View profile

Survey or interview?

Deploy Empathy
Deploy Empathy
This was written as part of the rough draft for Deploy Empathy, a practical guide to interviewing customers.
Like it? Order the book:
I was talking to a Calm Company Fund founder the other day who was preparing to interview customers.
They built their script based on the Deploy Empathy scripts, most of which you can find in the newsletter archive and all of which you can find in the book.
(A little aside: you should absolutely customize the scripts! Nothing to be sheepish about—it is allowed and encouraged that you adapt them.)
They happened to show me the previous script template they had been using. It was full of yes-or-no questions, and I found myself saying “This looks more like a survey than an interview script.”
That got us to talking about the differences between when to use surveys and when to use interviews.
Here’s a rough cut you can use to ask the right questions in each setting.

How does someone answer the question?
To figure out whether a question is better suited to an interview or a survey, think about the kind of answer someone would give.
If someone can answer a question with one of the following, it’s a survey question:
  • yes/no
  • choose from a list of the following
  • rank the following (without added input)
  • give a score to something
  • select multiple options from a list
I interviewed Stripe product manager Theodora Chu for my book, and one of the first things they do after writing the rough draft of a script is to make sure they haven’t asked any yes or no questions.
If the answer prompts context and explanation, it’s an interview question.
Oftentimes, it makes sense to use both. Perhaps your interviews have surfaced that people in your target audience send invoices multiple times per week. You could ask “How many invoices did you send in the last week?” with a range for people to choose from.
Big picture
On a broader level, interviews are great for figuring out what the process and problems are and why people do them in the first place.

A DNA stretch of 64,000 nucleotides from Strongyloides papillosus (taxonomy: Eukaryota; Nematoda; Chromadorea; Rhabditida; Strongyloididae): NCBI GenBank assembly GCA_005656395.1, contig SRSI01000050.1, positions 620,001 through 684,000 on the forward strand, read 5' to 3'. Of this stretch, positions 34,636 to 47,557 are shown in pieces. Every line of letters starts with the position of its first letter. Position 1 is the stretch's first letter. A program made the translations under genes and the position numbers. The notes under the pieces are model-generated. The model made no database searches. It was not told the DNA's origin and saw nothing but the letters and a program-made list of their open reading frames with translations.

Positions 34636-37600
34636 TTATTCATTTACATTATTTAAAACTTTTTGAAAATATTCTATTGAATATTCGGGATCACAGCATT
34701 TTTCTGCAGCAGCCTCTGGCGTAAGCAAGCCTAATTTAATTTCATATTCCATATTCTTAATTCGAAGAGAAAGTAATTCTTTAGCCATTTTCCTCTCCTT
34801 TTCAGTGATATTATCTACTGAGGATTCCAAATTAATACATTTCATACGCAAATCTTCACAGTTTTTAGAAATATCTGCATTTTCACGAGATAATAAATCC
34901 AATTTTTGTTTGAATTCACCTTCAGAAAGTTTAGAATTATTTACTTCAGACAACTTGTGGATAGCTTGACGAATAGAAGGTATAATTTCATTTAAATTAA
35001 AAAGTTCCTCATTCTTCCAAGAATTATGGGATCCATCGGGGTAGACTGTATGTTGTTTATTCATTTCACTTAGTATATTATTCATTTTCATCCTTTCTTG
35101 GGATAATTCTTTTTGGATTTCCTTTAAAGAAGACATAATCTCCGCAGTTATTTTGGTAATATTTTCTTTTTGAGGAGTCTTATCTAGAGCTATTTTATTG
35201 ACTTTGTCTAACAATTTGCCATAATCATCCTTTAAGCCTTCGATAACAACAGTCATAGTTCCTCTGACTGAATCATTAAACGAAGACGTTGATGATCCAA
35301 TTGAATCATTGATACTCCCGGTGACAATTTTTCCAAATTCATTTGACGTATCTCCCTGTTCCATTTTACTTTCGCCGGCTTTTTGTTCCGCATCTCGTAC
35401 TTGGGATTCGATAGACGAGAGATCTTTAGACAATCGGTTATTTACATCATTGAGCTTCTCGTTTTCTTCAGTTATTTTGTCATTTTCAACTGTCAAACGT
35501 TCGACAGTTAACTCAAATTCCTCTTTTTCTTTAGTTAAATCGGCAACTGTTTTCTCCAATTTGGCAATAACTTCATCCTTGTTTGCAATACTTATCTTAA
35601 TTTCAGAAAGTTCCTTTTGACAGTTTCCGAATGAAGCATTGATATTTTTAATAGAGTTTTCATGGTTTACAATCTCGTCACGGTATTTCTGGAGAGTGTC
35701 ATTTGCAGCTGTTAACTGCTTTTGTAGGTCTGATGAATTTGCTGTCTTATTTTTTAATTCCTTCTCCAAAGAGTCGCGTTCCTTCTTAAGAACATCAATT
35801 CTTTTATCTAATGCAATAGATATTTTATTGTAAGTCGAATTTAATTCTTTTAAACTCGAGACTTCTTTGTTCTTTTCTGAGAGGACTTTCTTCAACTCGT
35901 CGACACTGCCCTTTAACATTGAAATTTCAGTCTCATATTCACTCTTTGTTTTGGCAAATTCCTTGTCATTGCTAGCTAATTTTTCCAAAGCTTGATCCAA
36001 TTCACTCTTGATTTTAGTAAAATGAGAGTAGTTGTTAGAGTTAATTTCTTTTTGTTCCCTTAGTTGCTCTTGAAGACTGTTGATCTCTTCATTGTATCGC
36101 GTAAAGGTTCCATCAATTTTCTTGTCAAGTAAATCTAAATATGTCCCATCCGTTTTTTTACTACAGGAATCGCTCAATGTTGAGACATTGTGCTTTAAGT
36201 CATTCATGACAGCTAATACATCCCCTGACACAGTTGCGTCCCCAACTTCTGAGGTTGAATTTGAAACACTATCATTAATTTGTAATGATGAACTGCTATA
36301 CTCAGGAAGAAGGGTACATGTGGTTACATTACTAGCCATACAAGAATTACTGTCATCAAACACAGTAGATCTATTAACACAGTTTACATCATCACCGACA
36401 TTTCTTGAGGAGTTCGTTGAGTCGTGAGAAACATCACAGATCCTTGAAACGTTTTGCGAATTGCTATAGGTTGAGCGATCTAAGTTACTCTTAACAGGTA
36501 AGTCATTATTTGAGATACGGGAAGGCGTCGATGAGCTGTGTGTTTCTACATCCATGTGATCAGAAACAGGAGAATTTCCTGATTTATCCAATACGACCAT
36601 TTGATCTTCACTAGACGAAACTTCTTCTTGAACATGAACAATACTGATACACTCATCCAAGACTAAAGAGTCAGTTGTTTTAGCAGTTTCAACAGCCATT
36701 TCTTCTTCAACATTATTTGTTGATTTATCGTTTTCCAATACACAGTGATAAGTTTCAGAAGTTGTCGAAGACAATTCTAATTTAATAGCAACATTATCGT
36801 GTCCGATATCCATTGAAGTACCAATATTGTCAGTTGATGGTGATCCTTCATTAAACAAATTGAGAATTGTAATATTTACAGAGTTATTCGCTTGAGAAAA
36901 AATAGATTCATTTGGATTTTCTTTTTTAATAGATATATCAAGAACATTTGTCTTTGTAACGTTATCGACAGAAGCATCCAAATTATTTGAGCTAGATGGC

Surveys, on the other hand, are helpful for figuring out how widespread those processes and problems are.
To put it simply: Use interviews to discover context and surveys to understand scale.
This is why I tend to do interviews first when I’m exploring a problem. The interviews help me know which questions to ask in the survey. (But it’s not black and white. Our NPS surveys lead to a lot of interviews; see more here.)
Book update: it's happening!
Just this morning I submitted the book for review with Amazon and IngramSpark. This review process can take some time, so I don’t have a hard publishing date.
But you can still pre-order. When you pre-order the book, you’ll get the PDF, Notion + Google Drive script templates, and access to the forthcoming audiobook private podcast. That bundle will be $59 when all is said and done, but you can grab it now for $29.
Deploy Empathy | Learnetto
Did you enjoy this issue? Yes No
Deploy Empathy
Deploy Empathy @mjwhansen

A practical guide to interviewing customers

In order to unsubscribe, click here.
If you were forwarded this newsletter and you like it, you can subscribe here.
Created with Revue by Twitter.
440 Monticello Ave, Suite 1802 #43146, Norfolk VA 23510